Once upon a time newspapers were our main source of information. Now those old newspapers are a reliable source for hundreds of years of history and secrets of the past. Now you can search for people, places, and events without the hassle of sorting through mountains of papers!

Growing Every Second

Newspaper Archive is the world's largest online newspaper database featuring over 145+ million newspaper pages. Plus our database expands by one newspaper page per second for a total of around 2.5 million pages per month! The value of your membership grows along with it.

Genealogy Made Simple

Those looking to find out more about their forefathers can empower their genealogy search with Newspaper Archive. Within our massive database, users can search ancestors' names for news stories and obituaries. We must understand our past to understand our future!

Choose the Membership Plan that is right for you!

Unlimited 6 Month

$99.95 (45% Savings!)

Unlimited page views for 6 months Learn More

Unlimited Monthly

$29.95

Unlimited page views for 1 month Learn More

Introductory

$9.95

10 page views for 1 month Learn More

Subscribe or Cancel Anytime by calling 888-845-2887

24 hours a day Monday-Saturday

Take advantage of our Introductory Membership offer and become a member for 1 month only for $9.95!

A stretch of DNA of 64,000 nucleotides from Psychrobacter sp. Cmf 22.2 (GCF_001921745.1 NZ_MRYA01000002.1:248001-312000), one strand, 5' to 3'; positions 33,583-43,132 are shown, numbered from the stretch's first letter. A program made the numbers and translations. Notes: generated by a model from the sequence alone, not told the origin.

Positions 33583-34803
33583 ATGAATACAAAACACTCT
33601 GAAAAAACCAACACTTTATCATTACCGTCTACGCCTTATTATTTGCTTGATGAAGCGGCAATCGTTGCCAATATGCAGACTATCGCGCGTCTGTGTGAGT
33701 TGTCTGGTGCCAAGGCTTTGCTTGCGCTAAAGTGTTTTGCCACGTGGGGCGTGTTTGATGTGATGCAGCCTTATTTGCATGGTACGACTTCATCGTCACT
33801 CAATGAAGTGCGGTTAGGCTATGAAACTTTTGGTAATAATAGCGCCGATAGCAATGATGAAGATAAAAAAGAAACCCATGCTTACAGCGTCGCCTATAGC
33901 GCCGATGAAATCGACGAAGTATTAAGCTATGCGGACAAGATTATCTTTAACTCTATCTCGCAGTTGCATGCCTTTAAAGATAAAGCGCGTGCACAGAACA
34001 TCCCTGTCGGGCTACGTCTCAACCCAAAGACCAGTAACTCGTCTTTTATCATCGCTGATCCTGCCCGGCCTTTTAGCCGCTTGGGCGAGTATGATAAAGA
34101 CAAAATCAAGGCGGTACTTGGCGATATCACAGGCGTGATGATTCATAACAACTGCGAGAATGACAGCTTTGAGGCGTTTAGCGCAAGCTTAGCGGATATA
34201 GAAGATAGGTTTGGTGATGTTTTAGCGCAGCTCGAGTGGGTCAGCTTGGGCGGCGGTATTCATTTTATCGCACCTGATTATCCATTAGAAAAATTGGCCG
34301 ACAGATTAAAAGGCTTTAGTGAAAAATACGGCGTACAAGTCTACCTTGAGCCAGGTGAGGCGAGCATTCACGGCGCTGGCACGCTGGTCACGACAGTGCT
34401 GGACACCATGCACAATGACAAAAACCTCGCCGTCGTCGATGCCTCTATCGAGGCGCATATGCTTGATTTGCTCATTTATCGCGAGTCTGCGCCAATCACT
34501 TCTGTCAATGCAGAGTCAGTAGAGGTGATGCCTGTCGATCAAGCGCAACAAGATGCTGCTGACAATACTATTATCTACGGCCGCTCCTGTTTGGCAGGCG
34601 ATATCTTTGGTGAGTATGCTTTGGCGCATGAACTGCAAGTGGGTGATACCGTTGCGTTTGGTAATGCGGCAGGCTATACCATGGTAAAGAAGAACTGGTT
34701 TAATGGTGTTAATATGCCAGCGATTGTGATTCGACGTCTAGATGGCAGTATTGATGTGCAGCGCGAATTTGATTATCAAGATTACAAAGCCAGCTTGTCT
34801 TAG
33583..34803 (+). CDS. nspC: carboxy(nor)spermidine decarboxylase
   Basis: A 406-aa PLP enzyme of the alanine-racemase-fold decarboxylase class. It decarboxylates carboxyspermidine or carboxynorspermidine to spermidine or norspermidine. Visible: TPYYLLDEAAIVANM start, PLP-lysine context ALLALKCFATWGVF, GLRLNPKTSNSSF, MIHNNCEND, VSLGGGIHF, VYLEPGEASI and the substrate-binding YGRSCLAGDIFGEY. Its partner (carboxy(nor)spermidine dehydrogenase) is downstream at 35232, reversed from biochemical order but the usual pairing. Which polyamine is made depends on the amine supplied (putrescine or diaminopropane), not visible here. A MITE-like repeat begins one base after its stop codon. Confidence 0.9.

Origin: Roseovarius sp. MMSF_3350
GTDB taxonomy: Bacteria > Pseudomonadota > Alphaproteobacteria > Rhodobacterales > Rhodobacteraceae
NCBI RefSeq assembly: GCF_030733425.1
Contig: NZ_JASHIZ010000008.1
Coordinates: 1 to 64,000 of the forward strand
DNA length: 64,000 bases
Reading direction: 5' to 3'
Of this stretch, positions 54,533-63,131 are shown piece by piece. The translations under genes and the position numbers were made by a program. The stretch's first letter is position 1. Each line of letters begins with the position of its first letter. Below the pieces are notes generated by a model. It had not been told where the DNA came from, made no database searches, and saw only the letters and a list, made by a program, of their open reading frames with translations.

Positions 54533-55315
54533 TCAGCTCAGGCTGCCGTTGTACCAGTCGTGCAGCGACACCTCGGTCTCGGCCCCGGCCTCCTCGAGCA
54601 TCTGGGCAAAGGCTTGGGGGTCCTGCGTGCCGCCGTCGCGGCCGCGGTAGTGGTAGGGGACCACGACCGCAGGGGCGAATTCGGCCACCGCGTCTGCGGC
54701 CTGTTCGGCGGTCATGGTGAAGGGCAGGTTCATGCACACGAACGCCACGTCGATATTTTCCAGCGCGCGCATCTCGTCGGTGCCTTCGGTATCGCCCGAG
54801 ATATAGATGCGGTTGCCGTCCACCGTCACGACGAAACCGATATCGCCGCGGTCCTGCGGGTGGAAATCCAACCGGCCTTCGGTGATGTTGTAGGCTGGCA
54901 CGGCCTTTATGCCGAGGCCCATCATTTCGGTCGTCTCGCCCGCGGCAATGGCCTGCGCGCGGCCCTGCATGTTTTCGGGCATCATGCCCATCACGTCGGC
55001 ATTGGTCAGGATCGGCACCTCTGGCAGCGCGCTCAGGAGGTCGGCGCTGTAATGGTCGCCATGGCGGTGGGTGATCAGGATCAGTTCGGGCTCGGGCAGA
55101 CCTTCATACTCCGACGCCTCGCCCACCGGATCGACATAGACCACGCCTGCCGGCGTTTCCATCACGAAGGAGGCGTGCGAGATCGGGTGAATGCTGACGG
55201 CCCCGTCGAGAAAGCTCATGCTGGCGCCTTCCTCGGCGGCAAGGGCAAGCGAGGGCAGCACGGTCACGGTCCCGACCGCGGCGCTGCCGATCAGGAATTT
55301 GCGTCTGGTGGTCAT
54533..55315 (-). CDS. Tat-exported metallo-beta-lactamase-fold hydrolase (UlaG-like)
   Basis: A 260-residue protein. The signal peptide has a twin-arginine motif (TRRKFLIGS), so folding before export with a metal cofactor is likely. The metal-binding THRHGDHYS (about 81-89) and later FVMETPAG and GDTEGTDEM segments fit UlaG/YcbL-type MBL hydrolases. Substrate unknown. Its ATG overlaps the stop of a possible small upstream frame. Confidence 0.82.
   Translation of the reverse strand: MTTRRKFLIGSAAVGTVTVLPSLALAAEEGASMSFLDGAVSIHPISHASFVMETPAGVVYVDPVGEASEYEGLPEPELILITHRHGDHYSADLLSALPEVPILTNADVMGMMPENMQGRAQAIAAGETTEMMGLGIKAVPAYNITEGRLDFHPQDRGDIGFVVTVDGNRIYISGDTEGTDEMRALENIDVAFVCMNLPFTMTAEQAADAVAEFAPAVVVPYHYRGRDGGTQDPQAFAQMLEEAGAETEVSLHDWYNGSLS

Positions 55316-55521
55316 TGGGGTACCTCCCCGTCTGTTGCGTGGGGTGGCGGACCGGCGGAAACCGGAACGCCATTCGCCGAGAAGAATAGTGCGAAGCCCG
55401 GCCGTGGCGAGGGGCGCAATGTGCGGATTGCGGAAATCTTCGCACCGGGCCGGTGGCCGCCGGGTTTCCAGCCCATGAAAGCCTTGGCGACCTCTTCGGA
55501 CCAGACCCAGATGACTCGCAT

Your full introductory membership payment will be credited toward the cost of full membership any time you choose to upgrade!

Your Membership Includes:
  • 10 page views for 1 month
  • Access to Over 145+ million Newspaper Pages
  • Ability to View, Save, and Print
  • Articles featuring over 100 million people
  • Weekly Search Alerts - We search for you!
  • & Many More Features!
Subscribe for a Monthly Membership only for $29.95
Your Membership Includes:
  • Unlimited Page Views
  • Access to Over 145+ million Newspaper Pages
  • Ability to View, Save, and Print
  • Articles featuring over 100 million people
  • Full Access To All Content including 10 Foreign Countries
  • Weekly Search Alerts - We search for you!
  • & Many More Features!
Subscribe for a 6 Month Membership only for $99.95
Best Value! Save -45%
Your Membership Includes:
  • Unlimited Page Views
  • Access to Over 145+ million Newspaper Pages
  • Ability to View, Save, and Print
  • Articles featuring over 100 million people
  • Full Access To All Content including 10 Foreign Countries
  • Weekly Search Alerts - We search for you!
  • & Many More Features!

What our Customers Say:

"It is amazing how easy and exciting it is to access all of this information! I found hundreds of articles about my relatives from Germany! Well worth the subscription!" - Michael S.

"I love this site. It's interesting to read articles about different family members. I've found articles as well as an obituary about an uncle who passed away before I was born, and another about a great aunt. It's great for helping with genealogy." - Patricia T.

"A great research tool. Allows me to view events and gives me incredible insight into the stories of the past." - Charles S.

Search Billions of Newspaper Articles 145 Million+ Pages and More Added Weekly!

Uncover 400+ Years
of Newspaper Archives
(1607 to today!)

Browse by Date

Research Newspaper Articles from 19 Countries
& all 50 U.S. States

Browse by Location

Explore 6,200+ Current &
Historical Newspaper Titles
and Counting!

Browse by Publication